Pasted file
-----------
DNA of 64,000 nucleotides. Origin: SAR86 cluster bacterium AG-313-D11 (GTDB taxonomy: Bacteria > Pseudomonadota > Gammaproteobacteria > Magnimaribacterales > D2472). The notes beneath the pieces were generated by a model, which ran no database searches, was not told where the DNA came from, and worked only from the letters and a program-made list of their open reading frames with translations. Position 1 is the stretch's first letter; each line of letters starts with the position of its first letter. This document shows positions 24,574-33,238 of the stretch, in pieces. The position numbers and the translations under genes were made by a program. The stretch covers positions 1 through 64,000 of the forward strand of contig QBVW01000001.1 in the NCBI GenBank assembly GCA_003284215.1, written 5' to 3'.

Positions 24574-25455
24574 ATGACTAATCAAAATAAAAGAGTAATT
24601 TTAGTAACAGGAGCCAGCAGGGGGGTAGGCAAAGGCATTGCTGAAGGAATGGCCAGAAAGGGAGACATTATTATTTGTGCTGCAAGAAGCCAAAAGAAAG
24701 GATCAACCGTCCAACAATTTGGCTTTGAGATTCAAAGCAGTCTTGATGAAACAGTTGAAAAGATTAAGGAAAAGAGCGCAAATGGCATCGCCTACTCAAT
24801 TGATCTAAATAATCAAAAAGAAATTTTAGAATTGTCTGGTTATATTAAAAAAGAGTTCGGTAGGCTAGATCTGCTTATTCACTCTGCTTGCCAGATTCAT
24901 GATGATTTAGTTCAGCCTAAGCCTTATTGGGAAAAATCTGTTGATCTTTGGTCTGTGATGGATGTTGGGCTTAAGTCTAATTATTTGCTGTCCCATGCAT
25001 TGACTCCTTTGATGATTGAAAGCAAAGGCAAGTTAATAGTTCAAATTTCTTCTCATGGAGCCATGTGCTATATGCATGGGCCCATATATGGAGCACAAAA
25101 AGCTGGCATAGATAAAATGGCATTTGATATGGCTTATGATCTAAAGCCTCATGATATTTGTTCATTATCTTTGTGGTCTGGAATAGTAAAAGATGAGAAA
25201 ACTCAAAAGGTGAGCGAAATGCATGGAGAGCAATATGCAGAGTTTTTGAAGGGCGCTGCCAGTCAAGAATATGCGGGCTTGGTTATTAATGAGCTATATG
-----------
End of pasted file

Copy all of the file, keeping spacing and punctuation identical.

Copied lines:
DNA of 64,000 nucleotides. Origin: SAR86 cluster bacterium AG-313-D11 (GTDB taxonomy: Bacteria > Pseudomonadota > Gammaproteobacteria > Magnimaribacterales > D2472). The notes beneath the pieces were generated by a model, which ran no database searches, was not told where the DNA came from, and worked only from the letters and a program-made list of their open reading frames with translations. Position 1 is the stretch's first letter; each line of letters starts with the position of its first letter. This document shows positions 24,574-33,238 of the stretch, in pieces. The position numbers and the translations under genes were made by a program. The stretch covers positions 1 through 64,000 of the forward strand of contig QBVW01000001.1 in the NCBI GenBank assembly GCA_003284215.1, written 5' to 3'.

Positions 24574-25455
24574 ATGACTAATCAAAATAAAAGAGTAATT
24601 TTAGTAACAGGAGCCAGCAGGGGGGTAGGCAAAGGCATTGCTGAAGGAATGGCCAGAAAGGGAGACATTATTATTTGTGCTGCAAGAAGCCAAAAGAAAG
24701 GATCAACCGTCCAACAATTTGGCTTTGAGATTCAAAGCAGTCTTGATGAAACAGTTGAAAAGATTAAGGAAAAGAGCGCAAATGGCATCGCCTACTCAAT
24801 TGATCTAAATAATCAAAAAGAAATTTTAGAATTGTCTGGTTATATTAAAAAAGAGTTCGGTAGGCTAGATCTGCTTATTCACTCTGCTTGCCAGATTCAT
24901 GATGATTTAGTTCAGCCTAAGCCTTATTGGGAAAAATCTGTTGATCTTTGGTCTGTGATGGATGTTGGGCTTAAGTCTAATTATTTGCTGTCCCATGCAT
25001 TGACTCCTTTGATGATTGAAAGCAAAGGCAAGTTAATAGTTCAAATTTCTTCTCATGGAGCCATGTGCTATATGCATGGGCCCATATATGGAGCACAAAA
25101 AGCTGGCATAGATAAAATGGCATTTGATATGGCTTATGATCTAAAGCCTCATGATATTTGTTCATTATCTTTGTGGTCTGGAATAGTAAAAGATGAGAAA
25201 ACTCAAAAGGTGAGCGAAATGCATGGAGAGCAATATGCAGAGTTTTTGAAGGGCGCTGCCAGTCAAGAATATGCGGGCTTGGTTATTAATGAGCTATATG